VanderMay and his wife Britney have three boys: Case, Colt, and Cash.

A farewell dinner was held in Sturgis for the Wards by the pastors of the Black Hills Area Baptist Association. Their last Sunday at Bridled for Christ will be July 5. Jim will preach and then the church will have a farewell potluck dinner for them.
Huron Baptist hosts community event

Huron Baptist Church hosted a BBQ and fun day for the community last month. Huron’s pastor Ian Harp said they registered 523 people at the event. He said, “They just kept coming and coming and coming.” Harp rejoiced that they discovered 126 prospects that the church will be following up on. Even better, he said, “Three people gave their lives to Christ. That made it worth everything." Huron Baptist was assisted by the Hibernia Baptist Church in Florida.
“Celebrating Church Planting . . . Dakotas Style!” is a monthly celebration of what God is doing around the Dakotas through our new work. Each month’s feature will have two parts. The first is an article about church planting in the Dakotas. The second is one of the fourteen ways that you and your church can be involved in church planting along with an implementation suggestion. Help us celebrate the new things God is doing across North and South Dakota.
1) The empty corridors . . .

There are 255 miles along I-90 in South Dakota between New Underwood and Mitchell. It is 188 miles on North Dakota’s I-94 from West Fargo to Bismarck. Travel these two stretches and you will pass through towns like Wall, Kadoka, Murdo, Chamberlain, Casselton, Valley City, and Jamestown. You will find interesting sites like the world’s largest (and most well-known!) drug store, an auto museum, and even a college. What you won’t find is a Dakota Baptist church. In many of the towns along these two long empty corridors, there is no evangelical presence. Travel north and south from these two interstate highways and you will find dozens more towns just like these.

While the towns along these two stretches of highway are small in comparison to the major cities across the country, they are home to thousands of Dakotans who desperately need to hear the gospel message. Join us in praying for God to open doors of opportunity, send planters with a heart for the small towns that dot the plains and rolling hills of North and South Dakota, and provide a great harvest of souls. If you have a heart for this kind of church planting field or would like information about new work in the Dakotas, contact the DBC Send Network Director Buck Hill (buck@namb.net) or one of our Church Planting Catalysts: Stephen Carson in South Dakota (stephen@bellefourcheconnection.com), or T. J. Green in North Dakota (tjgreen@cornerstonefbc.us). 
2) 14 Ways to be Involved in Church Planting . . . Dakotas Style!

Way #5. Share your church facilities: If a church plant is in your community, you may be in a position to help them by offering office space/space for mission teams/fellowships/even worship services.

Implementation Suggestion: Find out the names of the church planters that are near you. Contact them and discover what kind of space needs they have and whether your church’s facilities might be of use to help meet those needs.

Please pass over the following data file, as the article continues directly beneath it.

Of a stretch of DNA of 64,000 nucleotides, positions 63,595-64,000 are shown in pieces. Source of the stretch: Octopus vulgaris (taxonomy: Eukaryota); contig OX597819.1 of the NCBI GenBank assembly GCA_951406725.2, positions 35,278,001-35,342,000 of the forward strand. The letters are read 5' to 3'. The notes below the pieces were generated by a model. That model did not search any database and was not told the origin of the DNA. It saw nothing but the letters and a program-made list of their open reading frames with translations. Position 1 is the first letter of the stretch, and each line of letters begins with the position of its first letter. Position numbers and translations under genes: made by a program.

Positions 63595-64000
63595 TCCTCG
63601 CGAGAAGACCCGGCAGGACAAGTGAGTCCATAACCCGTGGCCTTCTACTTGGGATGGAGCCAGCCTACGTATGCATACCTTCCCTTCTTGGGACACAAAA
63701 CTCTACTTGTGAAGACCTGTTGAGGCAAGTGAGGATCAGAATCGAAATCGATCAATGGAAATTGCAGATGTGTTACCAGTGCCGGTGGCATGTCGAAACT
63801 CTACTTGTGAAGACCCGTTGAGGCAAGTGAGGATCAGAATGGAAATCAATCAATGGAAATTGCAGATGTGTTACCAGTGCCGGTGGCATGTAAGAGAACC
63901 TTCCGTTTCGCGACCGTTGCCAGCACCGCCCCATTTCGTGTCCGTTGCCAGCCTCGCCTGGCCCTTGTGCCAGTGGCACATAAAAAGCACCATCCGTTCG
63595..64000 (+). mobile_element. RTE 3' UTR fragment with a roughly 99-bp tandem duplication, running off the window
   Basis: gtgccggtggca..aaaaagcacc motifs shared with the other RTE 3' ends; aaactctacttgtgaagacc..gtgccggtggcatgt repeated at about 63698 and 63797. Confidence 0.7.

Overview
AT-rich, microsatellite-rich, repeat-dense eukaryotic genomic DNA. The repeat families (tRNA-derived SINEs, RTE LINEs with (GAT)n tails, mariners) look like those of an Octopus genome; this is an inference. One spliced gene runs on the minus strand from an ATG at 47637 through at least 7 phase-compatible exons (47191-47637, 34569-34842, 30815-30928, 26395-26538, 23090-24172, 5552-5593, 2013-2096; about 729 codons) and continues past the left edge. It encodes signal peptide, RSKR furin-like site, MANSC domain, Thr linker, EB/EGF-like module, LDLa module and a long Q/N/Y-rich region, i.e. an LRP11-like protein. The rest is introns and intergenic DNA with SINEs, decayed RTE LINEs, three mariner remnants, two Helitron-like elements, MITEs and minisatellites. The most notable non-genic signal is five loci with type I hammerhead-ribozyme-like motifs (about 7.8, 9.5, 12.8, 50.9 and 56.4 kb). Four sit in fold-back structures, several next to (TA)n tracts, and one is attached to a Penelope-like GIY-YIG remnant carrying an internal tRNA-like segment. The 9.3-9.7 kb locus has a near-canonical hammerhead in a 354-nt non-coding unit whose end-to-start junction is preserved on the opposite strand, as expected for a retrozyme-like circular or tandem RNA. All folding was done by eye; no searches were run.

“To see all 14 ways to be involved in church planting in the Dakotas, use this QR code or go to the DBC website and click on the Church Planting link in the Resources section.”
Safety and Security Thoughts (Part 3) Cameras

by Everett Hornbostel, Church Relations Missionary

This month we are focusing on the use of cameras in Part 3 of Safety and Security Thoughts. Cameras can serve many functions in the church. How we use them should be considered with care. Hopefully this article will aid churches in understanding the importance of cameras and some things to consider when developing a policy statement for cameras. A policy statement for cameras should be developed and reviewed by an attorney prior to the implementation of the policy and the installation of cameras.

The first question to consider when choosing whether to implement a camera system is, “what is the purpose of the system?” One purpose could be to record footage of various areas of the church to be reviewed at a later time in case of an incident. Another purpose could be to have certain areas of the church monitored in real time whenever people are present. Cameras can also be utilized in the recording and streaming of worship services. However, if cameras are used for recording and streaming of worship services, they should be separate cameras from any security camera setup the church utilizes. Additional questions to ask are, “Will audio be recorded?”; “Where will cameras be placed?”; “Who will be responsible for any footage?” 

Cameras are strictly passive. They record and provide for monitoring. Recorded footage provides visual evidence which can either support or refute claims that are made. If an accusation is made against a church member or visitor, camera footage can determine if the accused individual was in the area of the alleged incident during the times provided by the accuser. Cameras can also provide a visual account in the event of a claim of injury on church property.
*click image above to link to CP story with powerpoint image download